Now, let’s talk about How To Have A Beautiful Mind in chapters nine and ten. In Chapter nine, De Bono talks about concepts and practical ideas. He describes concepts as capturing “the main ‘essence’” of an idea (p. 118). Some examples of concepts that we talked about in our last mentor meeting were the concept of composing a complete song, which included everything that I had learned up to that point in one overall process. Another concept would be the concept of balancing sounds, which can give different effects depending on what you are going for. An example of this would be when Anja recommended balancing out the low and high sounds by adding some airy ambient sound effects over top of the strong bass.

In Chapter 10, De Bono talks about ‘alternatives’ and how generating alternatives can open up more opportunities and ways of doing something. There is no one way to go about something, and looking for alternatives can help to find better possible solutions. Some alternatives that my mentor and I have talked about during this project have mostly come up when faced with a problem. For example, when talking about how to proceed with my final project that is currently in a Logic Pro file, the original plan was to export all the audio files as recordings that I could insert into Pro Tools First. However, we quickly changed that plan to continue to use Logic Pro by acquiring a MacBook and using the 90-day free trial. Another alternative we decided on was while we were experimenting with different MIDI instruments in the final song. We were stuck with the decision of putting either guitar or piano in one part of the song. The alternative solution we came up with was to include both and possibly alternate between the two in different parts.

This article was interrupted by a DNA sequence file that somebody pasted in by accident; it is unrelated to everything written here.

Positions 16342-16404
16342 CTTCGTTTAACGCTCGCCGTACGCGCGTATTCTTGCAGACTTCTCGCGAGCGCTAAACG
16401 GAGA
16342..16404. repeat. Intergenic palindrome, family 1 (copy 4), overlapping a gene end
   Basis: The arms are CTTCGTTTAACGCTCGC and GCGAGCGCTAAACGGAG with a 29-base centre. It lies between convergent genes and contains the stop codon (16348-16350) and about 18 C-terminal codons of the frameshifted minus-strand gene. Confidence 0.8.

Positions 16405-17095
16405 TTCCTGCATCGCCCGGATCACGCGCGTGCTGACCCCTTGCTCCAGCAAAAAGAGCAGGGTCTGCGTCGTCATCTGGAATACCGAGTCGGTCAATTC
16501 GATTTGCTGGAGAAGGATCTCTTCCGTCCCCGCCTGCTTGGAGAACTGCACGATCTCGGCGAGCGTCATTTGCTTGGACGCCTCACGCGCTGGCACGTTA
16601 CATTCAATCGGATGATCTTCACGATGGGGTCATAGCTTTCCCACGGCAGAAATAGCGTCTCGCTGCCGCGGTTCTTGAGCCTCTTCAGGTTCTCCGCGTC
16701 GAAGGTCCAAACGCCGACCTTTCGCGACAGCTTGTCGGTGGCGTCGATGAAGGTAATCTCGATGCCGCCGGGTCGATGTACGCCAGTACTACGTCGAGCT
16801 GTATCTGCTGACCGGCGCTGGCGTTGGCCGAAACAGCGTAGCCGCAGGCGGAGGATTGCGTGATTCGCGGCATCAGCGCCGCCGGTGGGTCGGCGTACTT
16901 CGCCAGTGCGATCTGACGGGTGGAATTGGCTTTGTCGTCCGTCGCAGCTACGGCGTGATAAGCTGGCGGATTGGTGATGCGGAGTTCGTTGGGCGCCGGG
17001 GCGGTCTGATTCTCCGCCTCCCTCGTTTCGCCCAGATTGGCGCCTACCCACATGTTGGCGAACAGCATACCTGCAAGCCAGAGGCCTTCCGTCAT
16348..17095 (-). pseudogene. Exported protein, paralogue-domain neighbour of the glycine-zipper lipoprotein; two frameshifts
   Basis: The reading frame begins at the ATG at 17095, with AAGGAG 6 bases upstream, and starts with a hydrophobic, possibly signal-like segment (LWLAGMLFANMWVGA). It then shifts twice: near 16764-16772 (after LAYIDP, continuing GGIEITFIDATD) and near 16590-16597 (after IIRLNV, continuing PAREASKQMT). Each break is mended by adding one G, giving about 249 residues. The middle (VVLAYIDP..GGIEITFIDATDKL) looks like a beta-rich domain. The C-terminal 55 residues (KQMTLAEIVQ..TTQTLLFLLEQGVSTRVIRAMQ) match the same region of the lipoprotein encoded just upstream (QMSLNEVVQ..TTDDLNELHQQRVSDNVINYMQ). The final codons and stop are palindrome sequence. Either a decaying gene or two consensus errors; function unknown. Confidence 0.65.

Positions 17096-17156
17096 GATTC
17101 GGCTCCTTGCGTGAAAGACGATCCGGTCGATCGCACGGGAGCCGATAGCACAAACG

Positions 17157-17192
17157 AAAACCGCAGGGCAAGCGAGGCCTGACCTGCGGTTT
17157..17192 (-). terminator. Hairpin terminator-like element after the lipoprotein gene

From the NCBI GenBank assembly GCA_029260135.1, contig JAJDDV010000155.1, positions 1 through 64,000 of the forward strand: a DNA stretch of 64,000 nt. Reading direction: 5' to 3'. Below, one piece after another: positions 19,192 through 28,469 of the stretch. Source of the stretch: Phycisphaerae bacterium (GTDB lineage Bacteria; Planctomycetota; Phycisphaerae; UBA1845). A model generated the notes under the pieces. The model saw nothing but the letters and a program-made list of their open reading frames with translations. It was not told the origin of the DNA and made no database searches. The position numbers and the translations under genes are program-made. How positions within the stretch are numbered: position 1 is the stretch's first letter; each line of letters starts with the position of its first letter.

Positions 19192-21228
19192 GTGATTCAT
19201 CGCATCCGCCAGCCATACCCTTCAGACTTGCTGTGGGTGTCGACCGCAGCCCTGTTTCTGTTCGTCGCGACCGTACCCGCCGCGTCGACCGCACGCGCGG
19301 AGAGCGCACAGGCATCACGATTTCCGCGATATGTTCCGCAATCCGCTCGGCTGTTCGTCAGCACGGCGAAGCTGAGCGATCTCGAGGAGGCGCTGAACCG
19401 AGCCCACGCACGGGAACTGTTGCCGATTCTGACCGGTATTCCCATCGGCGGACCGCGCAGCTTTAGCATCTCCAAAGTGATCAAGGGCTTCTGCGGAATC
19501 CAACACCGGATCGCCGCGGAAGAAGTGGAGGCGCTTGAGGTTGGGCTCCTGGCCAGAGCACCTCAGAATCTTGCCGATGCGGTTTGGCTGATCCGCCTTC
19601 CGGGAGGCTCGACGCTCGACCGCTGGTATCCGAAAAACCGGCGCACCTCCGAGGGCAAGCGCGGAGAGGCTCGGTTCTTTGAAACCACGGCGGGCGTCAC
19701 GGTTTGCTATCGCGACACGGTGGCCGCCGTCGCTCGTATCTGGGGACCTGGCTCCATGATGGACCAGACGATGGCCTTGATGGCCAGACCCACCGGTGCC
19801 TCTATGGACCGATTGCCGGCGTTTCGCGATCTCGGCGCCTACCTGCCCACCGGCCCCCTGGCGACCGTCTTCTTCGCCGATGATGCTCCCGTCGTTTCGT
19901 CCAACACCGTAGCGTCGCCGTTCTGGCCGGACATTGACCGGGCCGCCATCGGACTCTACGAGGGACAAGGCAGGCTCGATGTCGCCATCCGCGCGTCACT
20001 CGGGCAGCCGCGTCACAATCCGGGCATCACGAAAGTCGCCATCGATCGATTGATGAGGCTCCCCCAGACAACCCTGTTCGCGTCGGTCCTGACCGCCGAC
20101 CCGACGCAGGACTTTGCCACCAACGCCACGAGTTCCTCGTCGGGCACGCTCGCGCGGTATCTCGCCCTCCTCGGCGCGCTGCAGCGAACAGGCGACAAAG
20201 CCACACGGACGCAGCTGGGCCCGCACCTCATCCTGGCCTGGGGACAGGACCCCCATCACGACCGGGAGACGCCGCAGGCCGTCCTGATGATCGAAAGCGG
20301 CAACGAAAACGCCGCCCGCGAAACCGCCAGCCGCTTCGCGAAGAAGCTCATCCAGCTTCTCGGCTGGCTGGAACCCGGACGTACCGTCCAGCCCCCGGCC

Finally, let’s talk Learning Centre. My final project will consist of three different parts. Part one will be a brief written description of my project and what it’s all about. This will be the hook for the rest of my project and will be written directly on my blog post. The second part will be a process video, including snippets of our Zoom Meeting recordings, an explanation of some of my written notes, and a full in-depth description of my process in learning music editing. The final part will be my final completed original song, which I will either upload as a video file or a simple audio file. I will aim to make my presentation fairly short and won’t be explaining every specific detail of my project for the sake of saving time. I will mainly be focusing on the process of creating the song, and the issues and solutions that we created during this project. In the end, I am hoping that the audience will be entertained by the music I produce and be inspired to create their own original material. Learning the technical and arguably less fun parts of your passion can lead you to accomplish so much more than you originally could, making the entire process totally worth it. That is the message I hope my audience will take away. I will also be responding to all comments on my blog post.

That’s all for now! Thank you for sticking with me on this journey so far, and I look forward to In-Depth night!

Reverb and Delay – Blog Post #5